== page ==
I combine the random actions of painting with controlled, deliberate mark-making to describe each form in my work, which often appears floral or plantlike in structure. The canvases are composed of organic forms that derive from those found in nature, but ultimately the paintings are a visual record of an unplanned dialogue between myself and a blank canvas. Together the marks and forms create a visual language that reads as something unique to each viewer. I position these forms against a pale ground that at first glance appears to be an expanse of negative space, but is actually a built-up surface that, upon closer inspection, reveals the history of the layers of paint, which are more elevated from the surface of the canvas than the forms themselves. It is neither the form nor the ground that I explore in my work, but the relationship between these two. The space is pushed and pulled through the tension of positive and negative spaces and through the dynamic of the compositions, which generally tend to rotate or undulate within the framework of the canvas.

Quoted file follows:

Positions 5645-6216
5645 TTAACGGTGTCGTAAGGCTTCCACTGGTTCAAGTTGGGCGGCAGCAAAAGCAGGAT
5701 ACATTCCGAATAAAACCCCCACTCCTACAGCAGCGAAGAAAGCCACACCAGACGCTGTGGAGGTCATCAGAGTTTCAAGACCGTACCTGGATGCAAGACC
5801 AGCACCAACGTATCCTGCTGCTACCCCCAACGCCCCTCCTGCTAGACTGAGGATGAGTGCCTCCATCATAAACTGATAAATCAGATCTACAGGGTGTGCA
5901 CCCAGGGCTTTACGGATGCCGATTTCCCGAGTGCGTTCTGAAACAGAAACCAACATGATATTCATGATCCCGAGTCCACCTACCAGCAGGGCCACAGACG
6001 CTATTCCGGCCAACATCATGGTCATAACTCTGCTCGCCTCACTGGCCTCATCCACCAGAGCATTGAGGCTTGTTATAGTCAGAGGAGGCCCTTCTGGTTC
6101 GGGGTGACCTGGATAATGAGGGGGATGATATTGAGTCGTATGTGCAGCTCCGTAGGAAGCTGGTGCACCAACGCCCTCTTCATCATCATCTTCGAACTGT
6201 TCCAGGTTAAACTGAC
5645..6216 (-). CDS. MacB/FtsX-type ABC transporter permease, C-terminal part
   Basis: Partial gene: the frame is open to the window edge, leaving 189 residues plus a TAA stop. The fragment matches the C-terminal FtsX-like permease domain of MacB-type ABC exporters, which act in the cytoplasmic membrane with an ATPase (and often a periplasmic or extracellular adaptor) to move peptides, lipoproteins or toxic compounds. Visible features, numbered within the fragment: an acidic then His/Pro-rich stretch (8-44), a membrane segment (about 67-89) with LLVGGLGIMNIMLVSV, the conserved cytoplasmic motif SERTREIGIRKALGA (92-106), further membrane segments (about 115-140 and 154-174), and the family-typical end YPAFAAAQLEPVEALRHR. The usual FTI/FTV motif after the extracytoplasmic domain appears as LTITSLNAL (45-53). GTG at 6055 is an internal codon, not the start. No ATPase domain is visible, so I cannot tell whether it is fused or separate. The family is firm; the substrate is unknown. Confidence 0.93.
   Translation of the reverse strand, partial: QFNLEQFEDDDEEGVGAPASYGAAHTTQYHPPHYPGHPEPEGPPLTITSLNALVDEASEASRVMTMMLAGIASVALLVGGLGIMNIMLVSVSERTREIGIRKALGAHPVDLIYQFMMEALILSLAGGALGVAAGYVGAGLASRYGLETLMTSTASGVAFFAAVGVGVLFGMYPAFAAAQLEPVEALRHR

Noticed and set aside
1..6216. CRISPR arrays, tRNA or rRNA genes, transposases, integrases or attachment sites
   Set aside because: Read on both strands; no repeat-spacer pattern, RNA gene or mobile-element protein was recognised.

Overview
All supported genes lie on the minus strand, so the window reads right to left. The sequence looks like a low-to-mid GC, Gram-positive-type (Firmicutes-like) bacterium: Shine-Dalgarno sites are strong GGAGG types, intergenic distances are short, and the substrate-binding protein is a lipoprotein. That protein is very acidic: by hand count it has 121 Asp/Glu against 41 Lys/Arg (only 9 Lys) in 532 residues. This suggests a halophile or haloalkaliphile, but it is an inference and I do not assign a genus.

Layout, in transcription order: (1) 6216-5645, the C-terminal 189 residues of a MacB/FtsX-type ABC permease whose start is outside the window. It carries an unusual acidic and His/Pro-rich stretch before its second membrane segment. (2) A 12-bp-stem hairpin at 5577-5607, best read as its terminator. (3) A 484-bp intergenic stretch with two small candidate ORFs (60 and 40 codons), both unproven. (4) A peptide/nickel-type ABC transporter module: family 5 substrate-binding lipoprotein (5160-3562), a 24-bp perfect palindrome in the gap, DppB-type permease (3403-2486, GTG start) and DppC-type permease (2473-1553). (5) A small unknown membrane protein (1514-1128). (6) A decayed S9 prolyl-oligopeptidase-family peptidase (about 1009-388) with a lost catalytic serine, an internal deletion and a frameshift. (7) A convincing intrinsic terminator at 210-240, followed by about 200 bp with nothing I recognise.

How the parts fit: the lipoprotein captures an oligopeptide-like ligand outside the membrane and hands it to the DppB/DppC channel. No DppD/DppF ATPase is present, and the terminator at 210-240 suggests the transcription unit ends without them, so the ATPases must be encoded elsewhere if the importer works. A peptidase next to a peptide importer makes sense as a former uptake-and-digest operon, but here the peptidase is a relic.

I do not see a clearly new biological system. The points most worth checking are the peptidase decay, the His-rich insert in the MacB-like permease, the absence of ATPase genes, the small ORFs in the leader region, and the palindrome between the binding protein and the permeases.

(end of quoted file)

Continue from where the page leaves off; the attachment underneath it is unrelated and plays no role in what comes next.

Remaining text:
I could say that I intimate a certain relationship between physical and psychological space in my work, because in a sense that is true. But my approach to making a painting is more comfortable, intuitive, and personal than cerebral. And the result of this visual investigation—the painting—reflects that process. I am most interested in extracting singular experiences—snapshots—from life’s endless cycles of growth and decay, and in transforming the public, universal worlds of nature and human dynamics into sites of private knowledge.